Schools and Volunteerism for Nation-Building
Bayanihan, Damayan, Kawanggawa, Pahinungod.
These are the words that became the overwhelming din as the spirit of volunteerism filled the halls of Miriam College during the first National Conference on the Engagement of the Academe in Volunteering (NCEAV).
The event, held during the International Volunteering Month last December, was organized in collaboration with the Australian Agency for International Development (AusAID) and VSO Bahaginan.
Almost 500 participants from campuses and organizations all over the country attended the two-day conference. Supported by the Commission on Higher Education (CHED) and the Department of Education (DepEd), the confab had a total of 50 speakers.
THE EXPANDING ROLE OF VOLUNTEERS
In a bid to provide a comprehensive volunteering system for the academe and schools, Commission on Higher Education chairperson Patricia Licuanan unveiled a framework that schools can use to coordinate volunteerism and active citizenship towards nation-building.
Under the framework, the academe is not only assigned to provide basic services or needs to a specific community in need of help; it is also instructed to create extension programs that impart knowledge and skills to the members of the community for a long-term effect.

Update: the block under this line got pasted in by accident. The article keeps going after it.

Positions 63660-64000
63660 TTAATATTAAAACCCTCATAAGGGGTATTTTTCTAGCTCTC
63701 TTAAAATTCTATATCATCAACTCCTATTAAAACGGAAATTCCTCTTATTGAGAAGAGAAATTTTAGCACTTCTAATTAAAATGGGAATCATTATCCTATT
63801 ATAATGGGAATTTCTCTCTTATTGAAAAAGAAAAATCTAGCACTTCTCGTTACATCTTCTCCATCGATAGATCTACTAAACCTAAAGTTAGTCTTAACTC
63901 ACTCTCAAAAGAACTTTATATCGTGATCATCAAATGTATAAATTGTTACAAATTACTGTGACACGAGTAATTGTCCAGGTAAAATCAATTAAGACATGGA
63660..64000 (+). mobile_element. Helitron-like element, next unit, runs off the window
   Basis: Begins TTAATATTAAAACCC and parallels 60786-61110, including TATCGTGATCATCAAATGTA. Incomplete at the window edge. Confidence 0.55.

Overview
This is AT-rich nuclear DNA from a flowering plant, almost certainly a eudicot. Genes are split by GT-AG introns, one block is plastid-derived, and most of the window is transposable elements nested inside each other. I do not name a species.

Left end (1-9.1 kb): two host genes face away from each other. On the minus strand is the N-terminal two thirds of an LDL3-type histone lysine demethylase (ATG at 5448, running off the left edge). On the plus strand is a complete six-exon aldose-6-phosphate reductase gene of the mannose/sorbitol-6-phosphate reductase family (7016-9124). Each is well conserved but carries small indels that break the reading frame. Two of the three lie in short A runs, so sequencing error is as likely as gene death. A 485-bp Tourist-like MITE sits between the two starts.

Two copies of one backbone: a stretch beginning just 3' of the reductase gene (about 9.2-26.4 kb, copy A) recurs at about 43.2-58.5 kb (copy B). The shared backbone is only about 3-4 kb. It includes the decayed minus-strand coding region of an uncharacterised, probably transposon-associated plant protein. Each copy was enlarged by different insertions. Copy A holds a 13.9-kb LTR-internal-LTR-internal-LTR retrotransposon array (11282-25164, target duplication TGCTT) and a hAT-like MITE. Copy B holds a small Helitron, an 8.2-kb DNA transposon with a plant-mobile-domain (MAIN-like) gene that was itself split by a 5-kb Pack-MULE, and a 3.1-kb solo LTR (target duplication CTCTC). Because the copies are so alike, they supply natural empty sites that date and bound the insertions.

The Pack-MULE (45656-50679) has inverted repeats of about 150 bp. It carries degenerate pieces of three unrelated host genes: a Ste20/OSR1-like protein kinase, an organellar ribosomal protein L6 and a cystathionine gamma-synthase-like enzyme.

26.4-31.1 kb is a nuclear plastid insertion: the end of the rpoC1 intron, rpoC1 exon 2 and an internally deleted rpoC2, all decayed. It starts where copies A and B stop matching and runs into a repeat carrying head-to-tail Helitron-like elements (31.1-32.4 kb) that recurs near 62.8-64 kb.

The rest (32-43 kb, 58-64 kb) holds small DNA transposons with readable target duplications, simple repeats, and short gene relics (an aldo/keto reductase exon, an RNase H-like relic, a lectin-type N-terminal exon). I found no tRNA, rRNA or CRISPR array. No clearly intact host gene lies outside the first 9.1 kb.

"All state universities and colleges, and most private universities are engaged in extension work, which is interchangeably called outreach, community service or community engagement," says Licuanan. "Though social outreach and extension programs, particularly through advocacy centers, higher education institutions work directly with poor and disadvantaged communities as well as with special sectors. By developing its capability, shaping values, building bridges and working for empowerment, it directly contributes to poverty eradication and national development."
Licuanan emphasized the role of universities which is to empower the members of a certain community by providing them adequate knowledge and skills.
"Volunteering is one important way of bringing people together, working in one goal," says Rachel Quintos, spokesperson for the VSO Bahaginan, one of the organizers of NCEAV. "NCEAV provides opportunities for the academe to harness volunteerism among the youth, maximize their roles to influence and encourage them to become change agents in their communities for a wider scope."
Speakers of NCEAV came from various sectors of the country and tackled topics such as Volunteers in Disaster Risk Reduction and Management, Youth Volunteers and Social Media, as well as the development of a White Paper to influence public policies. …